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Henry I (c. 1068 – December 1, 1135), also known as Henry Beauclerc, was King of the English from 1100 to his death in 1135. He was the fourth son of William the Conqueror and was educated in Latin and the liberal arts. On William’s death in 1087, Henry’s elder brothers Robert Curthose and William Rufus inherited Normandy and England, respectively, but Henry was left landless.

He purchased the County of Cotentin in western Normandy from Robert, but his brothers deposed him in 1091. He gradually rebuilt his power base in the Cotentin and allied himself with William Rufus against Robert.

Henry was probably born in England in 1068, in either the summer or the last weeks of the year, possibly in the town of Selby in Yorkshire. His father was William the Conqueror, the Duke of Normandy who had invaded England in 1066 to become King of the English establishing lands stretching into Wales.

The invasion had created an Anglo-Norman ruling class, many with estates on both sides of the English Channel. These Anglo-Norman barons typically had close links to the Kingdom of France, which was then a loose collection of counties and smaller polities, under only the nominal control of the king. Henry’s mother, Matilda of Flanders, was the granddaughter of Robert II of France, and she probably named Henry after her uncle, King Henry I of France.

Present at the place where his brother King William II died in a hunting accident in 1100, Henry seized the English throne,

Henry was hastily crowned king in Westminster Abbey on August 5 by Maurice, the bishop of London, as Anselm, the archbishop of Canterbury, had been exiled by William Rufus, and Thomas, the archbishop of York, was in the north of England at Ripon. In accordance with English tradition and in a bid to legitimise his rule, Henry issued a coronation charter laying out various commitments.

The new king presented himself as having restored order to a trouble-torn country. He announced that he would abandon William Rufus’s policies towards the Church, which had been seen as oppressive by the clergy; he promised to prevent royal abuses of the barons’ property rights, and assured a return to the gentler customs of Edward the Confessor; he asserted that he would “establish a firm peace” across England and ordered “that this peace shall henceforth be kept”.

Daughter of King Malcolm III of Scotland and the Anglo-Saxon princess Margaret of Wessex, Matilda was educated at a convent in southern England, where her aunt Christina was abbess, and forced her to wear a veil. In 1093, Matilda was engaged to an English nobleman until her father and her brother Edward were killed in the Battle of Alnwick in 1093.

Her uncle Donald III seized the throne of Scotland, triggering a messy succession conflict. England opposed King Donald and supported first her half-brother Duncan II as king of Scotland, and after his death, her brother Edgar, who assumed the throne in 1097.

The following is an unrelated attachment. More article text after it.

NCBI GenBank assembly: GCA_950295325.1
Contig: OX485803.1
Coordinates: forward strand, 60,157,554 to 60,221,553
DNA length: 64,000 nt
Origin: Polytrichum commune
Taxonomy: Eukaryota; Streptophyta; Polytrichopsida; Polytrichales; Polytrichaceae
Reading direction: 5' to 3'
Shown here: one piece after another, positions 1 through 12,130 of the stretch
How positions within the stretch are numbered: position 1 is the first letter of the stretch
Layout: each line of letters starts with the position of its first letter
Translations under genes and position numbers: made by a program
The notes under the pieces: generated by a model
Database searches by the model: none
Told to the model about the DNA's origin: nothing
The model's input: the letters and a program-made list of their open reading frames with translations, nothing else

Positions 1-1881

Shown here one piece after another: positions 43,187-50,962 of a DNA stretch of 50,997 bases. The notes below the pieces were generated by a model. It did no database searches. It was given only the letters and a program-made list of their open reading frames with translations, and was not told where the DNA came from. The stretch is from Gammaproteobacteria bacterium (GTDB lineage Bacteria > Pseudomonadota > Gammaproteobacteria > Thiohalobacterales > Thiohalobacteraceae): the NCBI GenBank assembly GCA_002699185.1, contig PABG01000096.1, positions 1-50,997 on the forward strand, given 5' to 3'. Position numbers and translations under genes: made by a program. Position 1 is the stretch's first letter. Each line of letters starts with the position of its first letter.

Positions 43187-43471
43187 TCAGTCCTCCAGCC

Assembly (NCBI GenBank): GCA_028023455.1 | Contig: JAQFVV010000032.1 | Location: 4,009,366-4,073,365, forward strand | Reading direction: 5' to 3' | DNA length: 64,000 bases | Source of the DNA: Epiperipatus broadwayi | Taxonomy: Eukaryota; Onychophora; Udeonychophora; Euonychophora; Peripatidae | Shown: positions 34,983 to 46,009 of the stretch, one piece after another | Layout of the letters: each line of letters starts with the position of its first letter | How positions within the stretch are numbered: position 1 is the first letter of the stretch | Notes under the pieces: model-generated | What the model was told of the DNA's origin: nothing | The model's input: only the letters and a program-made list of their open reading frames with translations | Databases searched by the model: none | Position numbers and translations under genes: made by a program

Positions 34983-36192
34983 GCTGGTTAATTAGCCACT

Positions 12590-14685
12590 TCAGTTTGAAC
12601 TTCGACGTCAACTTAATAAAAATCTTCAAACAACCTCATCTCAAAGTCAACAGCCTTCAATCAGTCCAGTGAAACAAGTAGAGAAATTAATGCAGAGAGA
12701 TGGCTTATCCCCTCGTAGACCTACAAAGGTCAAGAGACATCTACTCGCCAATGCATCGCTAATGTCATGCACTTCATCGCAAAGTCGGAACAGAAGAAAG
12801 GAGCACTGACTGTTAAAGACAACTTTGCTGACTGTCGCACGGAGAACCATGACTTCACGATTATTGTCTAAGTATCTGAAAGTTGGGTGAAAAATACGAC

Henry I succeeded his brother William Rufus as king of the English in 1100 and quickly proposed marriage to Matilda due to her descent from the Anglo-Saxon House of Wessex, which would help legitimize his rule. After proving she had not taken religious vows, Matilda and Henry were married.

Henry and Matilda had two surviving children, Empress Matilda and William Adelin; he also had many illegitimate children by his many mistresses.

Robert, who invaded from Normandy in 1101, disputed Henry’s control of England; this military campaign ended in a negotiated settlement that confirmed Henry as king. The peace was short-lived, and Henry invaded the Duchy of Normandy in 1105 and 1106, finally defeating Robert at the Battle of Tinchebray. Henry kept Robert imprisoned for the rest of his life.

Henry’s control of Normandy was challenged by Louis VI, King of the Franks, Baldwin VII of Flanders and Fulk V of Anjou, who promoted the rival claims of Robert’s son, William Clito, and supported a major rebellion in the Duchy between 1116 and 1119.

Following Henry’s victory at the Battle of Brémule, a favourable peace settlement was agreed with Louis in 1120.

Considered by contemporaries to be a harsh but effective ruler, Henry skillfully manipulated the barons in England and Normandy. In England, he drew on the existing Anglo-Saxon system of justice, local government and taxation, but also strengthened it with additional institutions, including the royal exchequer and itinerant justices.

Normandy was also governed through a growing system of justices and an exchequer. Many of the officials who ran Henry’s system were “new men” of obscure backgrounds, rather than from families of high status, who rose through the ranks as administrators.

Henry encouraged ecclesiastical reform, but became embroiled in a serious dispute in 1101 with Archbishop Anselm of Canterbury, which was resolved through a compromise solution in 1105. He supported the Cluniac order and played a major role in the selection of the senior clergy in England and Normandy.

Henry’s son William drowned in the White Ship disaster of 1120, throwing the royal succession into doubt. Henry took a second wife, Adeliza of Louvain, in the hope of having another son, but their marriage was childless.

In response to this, he declared his daughter Matilda his heir and married her to Geoffrey of Anjou. The relationship between Henry and the couple became strained, and fighting broke out along the border with Anjou. King Henry I died on December 1, 1135 after a week of illness. Despite his plans for Matilda, the King was succeeded by his nephew Stephen of Blois, resulting in a period of civil war known as the Anarchy.